A Maverick Physician, the Age of Hormones and the Transsexual Phenomenon
The story of hormone therapy told through the fascinating life of Dr Harry Benjamin, who pioneered the use of hormones to assist in gender transitions.
Today it’s unexceptional to think of ourselves as hormonal beings. We hold hormones responsible for making our bodies morph through our lifetimes and for sparking quixotic changes in temper. We blame ‘raging hormones’ for the tempests of puberty and midlife and spend our days ‘running on adrenalin’ in ‘testosterone-fuelled' workplaces. Yet this view is relatively recent.
In Wondrous Transformations, Alison Li tells the fascinating history of the rise of hormones through the life of one of its foremost pioneers. A daring explorer in the areas of sex and ageing, as well as a celebrity doctor in 1920s’ New York, German-born physician Harry Benjamin (1885– 1986) first became acquainted with the science of hormones in 1916. He then devoted his life to using this new technology to help people transform themselves – from old to young, in his famed practice on Central Park West, or, decades later, from male to female. Benjamin’s sympathetic work with those who wanted to transition from one biological sex to another was groundbreaking in mid-century America, when homosexuality and any behaviour that crossed gender lines was not just pathologized but criminalized, too.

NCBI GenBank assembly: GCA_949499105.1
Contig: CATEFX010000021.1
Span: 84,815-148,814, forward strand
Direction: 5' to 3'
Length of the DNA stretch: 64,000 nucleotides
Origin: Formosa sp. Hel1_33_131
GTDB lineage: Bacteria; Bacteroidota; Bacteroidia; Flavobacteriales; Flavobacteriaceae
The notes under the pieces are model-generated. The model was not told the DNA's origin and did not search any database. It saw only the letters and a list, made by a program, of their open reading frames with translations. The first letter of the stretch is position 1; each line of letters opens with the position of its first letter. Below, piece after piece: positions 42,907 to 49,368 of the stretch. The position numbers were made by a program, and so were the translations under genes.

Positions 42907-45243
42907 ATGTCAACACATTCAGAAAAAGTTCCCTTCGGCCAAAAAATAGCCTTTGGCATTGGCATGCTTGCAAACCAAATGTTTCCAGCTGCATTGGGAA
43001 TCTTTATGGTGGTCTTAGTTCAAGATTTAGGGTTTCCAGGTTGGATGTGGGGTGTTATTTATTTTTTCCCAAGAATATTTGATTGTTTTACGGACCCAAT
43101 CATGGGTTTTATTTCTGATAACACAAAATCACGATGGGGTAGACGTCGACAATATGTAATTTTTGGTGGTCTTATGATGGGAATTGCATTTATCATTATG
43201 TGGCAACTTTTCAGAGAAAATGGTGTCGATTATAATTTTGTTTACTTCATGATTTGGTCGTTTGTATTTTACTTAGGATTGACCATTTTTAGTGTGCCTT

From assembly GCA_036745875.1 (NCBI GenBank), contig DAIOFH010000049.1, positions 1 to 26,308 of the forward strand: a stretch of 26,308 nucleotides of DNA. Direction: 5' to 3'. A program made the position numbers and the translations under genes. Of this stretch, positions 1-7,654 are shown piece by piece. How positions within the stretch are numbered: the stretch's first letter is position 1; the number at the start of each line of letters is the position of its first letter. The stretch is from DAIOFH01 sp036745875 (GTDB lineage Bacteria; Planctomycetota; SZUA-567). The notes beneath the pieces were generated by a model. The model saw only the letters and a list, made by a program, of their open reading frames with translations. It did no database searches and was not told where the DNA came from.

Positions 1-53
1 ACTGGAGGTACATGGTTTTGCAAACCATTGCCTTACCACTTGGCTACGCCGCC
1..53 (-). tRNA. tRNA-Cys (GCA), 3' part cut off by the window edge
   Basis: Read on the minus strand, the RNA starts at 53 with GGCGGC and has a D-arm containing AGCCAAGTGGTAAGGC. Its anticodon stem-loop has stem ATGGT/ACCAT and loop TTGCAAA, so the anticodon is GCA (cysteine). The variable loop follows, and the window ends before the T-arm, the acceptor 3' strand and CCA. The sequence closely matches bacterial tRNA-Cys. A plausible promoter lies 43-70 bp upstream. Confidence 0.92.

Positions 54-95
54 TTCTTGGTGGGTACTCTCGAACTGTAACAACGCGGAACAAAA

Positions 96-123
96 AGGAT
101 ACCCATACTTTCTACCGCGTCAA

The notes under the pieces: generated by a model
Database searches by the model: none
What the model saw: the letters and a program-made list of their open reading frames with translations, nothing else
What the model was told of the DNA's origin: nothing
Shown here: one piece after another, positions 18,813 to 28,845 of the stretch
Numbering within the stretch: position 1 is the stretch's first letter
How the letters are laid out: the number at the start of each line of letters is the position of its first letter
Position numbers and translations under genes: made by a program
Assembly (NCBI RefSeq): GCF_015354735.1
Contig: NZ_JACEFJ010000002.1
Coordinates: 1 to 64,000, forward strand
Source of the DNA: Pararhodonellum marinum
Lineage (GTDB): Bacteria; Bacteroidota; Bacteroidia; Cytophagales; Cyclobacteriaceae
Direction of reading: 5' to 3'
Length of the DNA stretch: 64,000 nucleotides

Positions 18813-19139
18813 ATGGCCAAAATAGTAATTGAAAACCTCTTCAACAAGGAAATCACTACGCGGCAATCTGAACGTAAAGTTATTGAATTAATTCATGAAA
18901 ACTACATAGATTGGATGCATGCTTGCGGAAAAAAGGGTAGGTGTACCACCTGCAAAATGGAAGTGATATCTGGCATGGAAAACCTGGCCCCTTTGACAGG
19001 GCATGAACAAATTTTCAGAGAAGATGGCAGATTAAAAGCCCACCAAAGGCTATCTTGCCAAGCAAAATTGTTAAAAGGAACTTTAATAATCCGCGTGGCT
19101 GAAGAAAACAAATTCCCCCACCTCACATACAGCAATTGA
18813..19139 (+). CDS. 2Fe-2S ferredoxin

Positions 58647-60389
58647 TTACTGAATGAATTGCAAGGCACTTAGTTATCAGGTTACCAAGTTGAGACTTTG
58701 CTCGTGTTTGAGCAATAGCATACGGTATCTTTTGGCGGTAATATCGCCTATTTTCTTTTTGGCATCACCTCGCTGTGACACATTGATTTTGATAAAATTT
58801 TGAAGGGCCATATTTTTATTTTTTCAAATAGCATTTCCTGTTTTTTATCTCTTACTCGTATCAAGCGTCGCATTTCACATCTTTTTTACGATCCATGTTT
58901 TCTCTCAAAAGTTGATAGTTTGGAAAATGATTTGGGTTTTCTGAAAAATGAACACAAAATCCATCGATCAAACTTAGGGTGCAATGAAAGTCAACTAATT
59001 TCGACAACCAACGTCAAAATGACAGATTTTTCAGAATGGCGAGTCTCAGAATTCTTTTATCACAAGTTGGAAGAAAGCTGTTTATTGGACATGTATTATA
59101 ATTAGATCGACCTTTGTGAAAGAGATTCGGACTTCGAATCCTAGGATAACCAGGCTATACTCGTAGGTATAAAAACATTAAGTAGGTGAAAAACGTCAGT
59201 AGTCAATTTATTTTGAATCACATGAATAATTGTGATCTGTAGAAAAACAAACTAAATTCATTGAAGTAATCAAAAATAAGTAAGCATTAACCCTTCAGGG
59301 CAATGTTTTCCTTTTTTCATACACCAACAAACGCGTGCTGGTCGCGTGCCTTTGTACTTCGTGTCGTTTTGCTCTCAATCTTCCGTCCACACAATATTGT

Li shows how, over the course of the twentieth century, Benjamin helped pave the way for our understanding of ourselves as chemically malleable, exquisitely receptive to hormone manipulations as subtle as the tweaks needed to dial down the symptoms of menopause or as radical as the re- shapings undertaken by body builders. In doing so, she traces the development of the influential concept of biological control and the then-revolutionary idea that we can transform our bodies to match our minds. It’s ultimately a tale not only about the chemical transformation of our bodies but also about the transformation of the very concept of identity and self.